Reacting to Singapore

Reacting to Singapore

Gilbert N. Kahn is a professor of Political Science at Kean University.

There is a remarkable takeaway from the Singapore summit which poses a fascinating question for American politics. While it will be months and likely years before it is evident whether the steps toward a nuclear free Korean peninsula actually began yesterday; the response in Washington and by many people in America has been remarkable. It challenges political history and demands an understanding of what President Trump is conducting on a geopolitical level.

America’s foreign policy since the days of George Washington and Thomas Jefferson has been dominated by two separate themes; protectionism and internationalism. Until the presidency of Woodrow Wilson, international relations in America was driven by an inward looking, nativist, separatist policy. The United States engaged with the world for economic necessities and military concerns, but largely as the Monroe Doctrine articulated, the Western Hemisphere was America’s domain.

Until 2017 the internationalist theme which emerged in World War I has been the dominant framework for American statesmen and diplomats. Certainly during the Twenties and Thirties, America’s post-war withdrawal from Europe and later efforts to avoid entry into World War II were very much present. Once the war began, however, through the Cold War until today, both Democrats and Republicans largely have supported American international engagement. Much of that is now being challenged by Trump’s own America First movement and his drive to disengage from U.S. allies; both economically and militarily. On the other hand, he is supporting and befriending authoritative rulers for his misguided interests.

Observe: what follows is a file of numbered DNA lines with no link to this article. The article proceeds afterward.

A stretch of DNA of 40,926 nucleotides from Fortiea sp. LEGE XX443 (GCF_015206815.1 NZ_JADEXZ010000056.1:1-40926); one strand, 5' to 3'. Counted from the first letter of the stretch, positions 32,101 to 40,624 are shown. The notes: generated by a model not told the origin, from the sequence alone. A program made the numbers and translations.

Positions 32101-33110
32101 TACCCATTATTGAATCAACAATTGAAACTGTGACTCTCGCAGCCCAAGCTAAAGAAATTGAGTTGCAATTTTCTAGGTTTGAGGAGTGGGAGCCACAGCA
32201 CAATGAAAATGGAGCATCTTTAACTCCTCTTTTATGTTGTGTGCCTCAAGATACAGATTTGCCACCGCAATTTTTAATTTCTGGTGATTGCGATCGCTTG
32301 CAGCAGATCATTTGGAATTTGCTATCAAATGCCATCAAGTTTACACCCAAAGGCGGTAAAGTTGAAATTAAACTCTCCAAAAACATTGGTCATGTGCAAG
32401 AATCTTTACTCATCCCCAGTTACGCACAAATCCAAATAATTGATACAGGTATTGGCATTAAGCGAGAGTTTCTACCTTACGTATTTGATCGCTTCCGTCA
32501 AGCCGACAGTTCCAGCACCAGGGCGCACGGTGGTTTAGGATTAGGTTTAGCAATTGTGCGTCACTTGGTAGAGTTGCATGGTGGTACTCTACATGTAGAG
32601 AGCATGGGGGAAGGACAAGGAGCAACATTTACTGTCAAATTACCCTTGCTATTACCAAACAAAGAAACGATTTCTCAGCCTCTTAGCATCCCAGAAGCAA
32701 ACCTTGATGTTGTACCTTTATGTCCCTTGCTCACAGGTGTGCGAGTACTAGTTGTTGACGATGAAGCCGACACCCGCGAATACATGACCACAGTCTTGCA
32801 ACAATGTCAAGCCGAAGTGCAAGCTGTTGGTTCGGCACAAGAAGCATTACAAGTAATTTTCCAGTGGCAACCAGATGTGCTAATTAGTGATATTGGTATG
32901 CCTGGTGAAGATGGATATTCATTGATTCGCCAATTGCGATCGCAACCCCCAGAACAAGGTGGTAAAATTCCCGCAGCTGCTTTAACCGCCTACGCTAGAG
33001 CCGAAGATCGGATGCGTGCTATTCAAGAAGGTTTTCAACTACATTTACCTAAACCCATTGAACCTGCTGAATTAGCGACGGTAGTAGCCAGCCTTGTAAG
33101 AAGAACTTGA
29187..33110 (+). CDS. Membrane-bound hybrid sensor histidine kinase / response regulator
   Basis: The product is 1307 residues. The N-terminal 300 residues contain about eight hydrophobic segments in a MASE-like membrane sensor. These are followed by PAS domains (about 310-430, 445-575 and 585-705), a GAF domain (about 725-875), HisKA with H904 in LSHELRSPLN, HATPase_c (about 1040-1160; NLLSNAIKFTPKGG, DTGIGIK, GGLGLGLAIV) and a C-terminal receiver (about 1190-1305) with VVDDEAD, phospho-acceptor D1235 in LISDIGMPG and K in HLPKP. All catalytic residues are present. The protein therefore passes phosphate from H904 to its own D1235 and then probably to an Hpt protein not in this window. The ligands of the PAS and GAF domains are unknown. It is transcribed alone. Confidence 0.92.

This truly fascinating turnaround over the last 18 months has occurred largely among elected Republican officials who have followed the lead of the White House. The speed with which hawkish, hardline, anti-Russia, anti-China Republicans appear to have endorsed Trump’s policy has been remarkable. This new “doctrine” was reflected in a 180-degree switch for the Republicans, which was manifested in their largely favorable response to Trump’s meeting with the world’s most despicable dictator, Kim Jung-on. Kim had been the prototype of the leader that Republicans had opposed and now were embracing.



There was also a very strong supportive reaction which Israeli Prime Minister Netanyahu ought to rein in before it is too late. Instead of constantly fawning over Donald Trump, Netanyahu needs to be much more statesmanlike and cautious. It is appropriate for Israel to acknowledge the efforts towards peace of its most important global ally.  Some of the unceasing praise, however, that Bibi is pouring on Trump could end up being discarded if or when the Saudi’s or the Gulf States or the Egyptians suddenly fall out of love with their warming relationship with Israel.  If Trump faces choosing between Israel and America’s oil producing, cash paying allies, Netanyahu ought to take heed, He needs only to note the speed with which Trump turned on Justin Trudeau.   

In Netanyahu’s part of the world, repairing a friendship that Trump disposed of on a whim will not be so simple. Bibi may assume that he understands American politics better than most Israelis and Americans. Most world-wide politicians and analysts, however, have never observed a leader conduct the affairs of state like President Trump.  

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